|Cryptozoology, BioForteana, Zoological Oddities, Unusual Natural History|
To Louise Jocelyn
All the pretty things you say,
Every day is twice as gay
Just because the things you say,
R. W. C.
Give me no gold nor palaces
Flatten me not with flattery!
Come to the Park (1) with me;
To the swift, clean things that cleave the air
(1) Central Park, filthiest, cruellest and most outrageous of zoological exhibitions.
On a beautiful day in spring as I was running as hard as I could run pursued by the New York police and a number of excited citizens, my mind, which becomes brilliantly active under physical exhilaration, began to work busily.
I thought about all sorts of things: I thought about hard times and financial depression and about our great President who is in a class all alone with himself and soon to become extinct; I thought about art and why there isn't any when it's talked about; I thought of macro-lepidoptera, of metagrammatism, monoliths, manicures, and monsoons.
And all the time I was running as fast as I could: run; and the faster I ran the more things I thought about until my terrific pace set my brain whizzing like a wheel.
I felt no remorse at having published these memoirs of my lifewhich was why the police and populace were pursuing me, maddened to frenzy by the fearless revelation of mighty scientific truths in this little volume you are about to attempt to read. Ubicumque ars ostentatur, veritas abesse videtur!
I thought about it clearly, calmly, concisely as I fled. The maddened shouts of the prejudiced populace did not disturb me. Around and around the Metropolitan Museum of Art I ran; the inmates of that institution came out to watch me and they knew at a glance that I was one of them for they set up a clamor like a bunch of decoy ducks when one of their wild comrades comes whirling by.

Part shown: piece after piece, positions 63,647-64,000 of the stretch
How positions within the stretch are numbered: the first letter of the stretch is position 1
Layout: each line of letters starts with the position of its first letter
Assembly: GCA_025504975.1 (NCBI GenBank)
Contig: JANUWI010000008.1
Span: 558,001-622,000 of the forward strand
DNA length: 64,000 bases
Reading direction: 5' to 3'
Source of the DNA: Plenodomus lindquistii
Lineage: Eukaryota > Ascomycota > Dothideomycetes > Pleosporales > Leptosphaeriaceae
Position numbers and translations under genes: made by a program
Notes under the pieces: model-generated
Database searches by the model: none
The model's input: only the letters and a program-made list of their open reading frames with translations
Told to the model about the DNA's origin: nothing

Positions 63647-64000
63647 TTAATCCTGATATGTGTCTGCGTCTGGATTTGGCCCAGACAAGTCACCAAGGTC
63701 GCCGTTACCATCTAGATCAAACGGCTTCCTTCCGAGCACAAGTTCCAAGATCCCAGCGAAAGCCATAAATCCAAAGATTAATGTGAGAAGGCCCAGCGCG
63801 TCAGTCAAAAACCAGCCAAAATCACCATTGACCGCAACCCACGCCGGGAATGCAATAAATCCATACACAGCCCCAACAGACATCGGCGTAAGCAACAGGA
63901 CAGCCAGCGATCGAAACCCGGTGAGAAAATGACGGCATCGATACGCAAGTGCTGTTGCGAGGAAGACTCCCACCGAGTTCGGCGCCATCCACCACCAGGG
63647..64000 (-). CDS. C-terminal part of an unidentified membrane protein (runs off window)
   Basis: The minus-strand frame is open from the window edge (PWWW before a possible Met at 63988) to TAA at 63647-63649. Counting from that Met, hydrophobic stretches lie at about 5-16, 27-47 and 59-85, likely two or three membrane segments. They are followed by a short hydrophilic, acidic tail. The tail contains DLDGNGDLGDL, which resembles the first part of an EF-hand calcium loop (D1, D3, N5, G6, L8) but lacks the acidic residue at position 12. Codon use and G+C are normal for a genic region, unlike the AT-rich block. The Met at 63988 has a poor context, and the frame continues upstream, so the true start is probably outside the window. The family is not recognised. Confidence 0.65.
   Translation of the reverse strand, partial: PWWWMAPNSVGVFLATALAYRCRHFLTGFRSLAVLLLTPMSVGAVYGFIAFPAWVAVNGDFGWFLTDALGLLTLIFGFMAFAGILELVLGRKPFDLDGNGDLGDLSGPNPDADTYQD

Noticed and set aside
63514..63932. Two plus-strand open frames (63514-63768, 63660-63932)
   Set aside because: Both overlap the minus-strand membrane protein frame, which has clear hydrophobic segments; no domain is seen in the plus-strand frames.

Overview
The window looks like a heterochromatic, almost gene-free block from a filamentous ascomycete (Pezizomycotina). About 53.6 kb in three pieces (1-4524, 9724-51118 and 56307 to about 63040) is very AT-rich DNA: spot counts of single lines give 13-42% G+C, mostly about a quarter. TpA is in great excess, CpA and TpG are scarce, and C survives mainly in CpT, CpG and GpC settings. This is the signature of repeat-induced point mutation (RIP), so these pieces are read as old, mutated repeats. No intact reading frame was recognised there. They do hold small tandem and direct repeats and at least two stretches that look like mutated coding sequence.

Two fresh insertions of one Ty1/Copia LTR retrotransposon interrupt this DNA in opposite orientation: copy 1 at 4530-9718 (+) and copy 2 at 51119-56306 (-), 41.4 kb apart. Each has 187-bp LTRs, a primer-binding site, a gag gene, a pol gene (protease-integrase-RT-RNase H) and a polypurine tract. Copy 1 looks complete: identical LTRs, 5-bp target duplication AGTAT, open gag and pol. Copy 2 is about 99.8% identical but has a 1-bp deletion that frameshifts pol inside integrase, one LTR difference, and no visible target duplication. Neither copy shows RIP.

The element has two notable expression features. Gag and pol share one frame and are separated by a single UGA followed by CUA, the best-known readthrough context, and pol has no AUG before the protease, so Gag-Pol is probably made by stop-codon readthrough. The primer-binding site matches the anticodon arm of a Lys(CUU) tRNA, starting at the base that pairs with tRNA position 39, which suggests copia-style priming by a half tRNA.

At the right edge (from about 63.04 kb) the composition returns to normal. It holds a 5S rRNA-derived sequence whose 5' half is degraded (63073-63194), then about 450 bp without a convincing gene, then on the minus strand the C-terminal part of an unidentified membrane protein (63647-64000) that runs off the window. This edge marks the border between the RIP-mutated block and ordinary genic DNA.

"Police! Police!" they shouted; but I went careering on uptown, afraid only that the park squirrels might club together to corner me. There are corners in grain. Why not inbut let that pass.
I took the park wall in front of the great Mr. Carnegie's cottage at a single bound. He stood on his terrace and shouted, "Police!" He was quite logical.
The Equal Franchise Society was having a May party in the park near the Harlem Mere. They had chosen the Honorable William Jennings Bryan as Queen of the May. He wore low congress-gaiters and white socks; he was walking under a canopy, crowned with paper flowers, his hair curled over his coat collar, the tips of his fingers were suavely joined over his abdomen.
The moment he caught sight of me he shouted, "Police!"
He was right. The cabinet lacked only me.
And I might have consented to tarrymight have allowed myself to be apprehended for political purposes, had not a nobler, holier, more imperative duty urged me northward still.
Though all Bloomingdale shouted, "Stop him!" and all Matteawan yelled, "Police!" I should not have consented to pause. Even the quackitudinous recognition spontaneously offered by the Metropolitan Museum had not been sufficient to decoy me to my fellows.
I knew, of course, that I could find a sanctuary and a welcome in many placesin almost any sectarian edifice, any club, any newspaper office, any of the great publishers', any school, any museum, I knew that I would be welcomed at Columbia University, at the annex to the Hall of Fame, in the Bishop's Palace on Morningside Heightsthere were many places all ready to receive, understand and honour me.
For a sufficiently crippled intellect, for a still-born brain, for the intellectually aborted, there is always a place on some editorial, sectarian, or educational staff.
But I had other ideas as I galloped northward. The voiceless summons of the most jealous of mistresses was making siren music in my ears. That coquettish jade, Science, was calling me by wireless, and I was responding with both legs.
And so, at last, I arrived at the Bronx Park and dashed into the Administration Building where everybody rose and cheered me to the echo.
I was at home at last, unterrified, undismayed, and ready again as always to dedicate my life to the service of Truth and to every caprice and whim of my immortal mistress, Science. But I don't want to marry her.
Magna est veritas! Sed major et longinquo reverentia.
Chapter 1: The Third Eye
Chapter 2: The Immortal
Chapter 3: The Ladies of the Lake
Chapter 4: One Over
Chapter 5: Un Peu D'Amour
Chapter 6: The Eggs of the Silver Moon
Back to Cryptofiction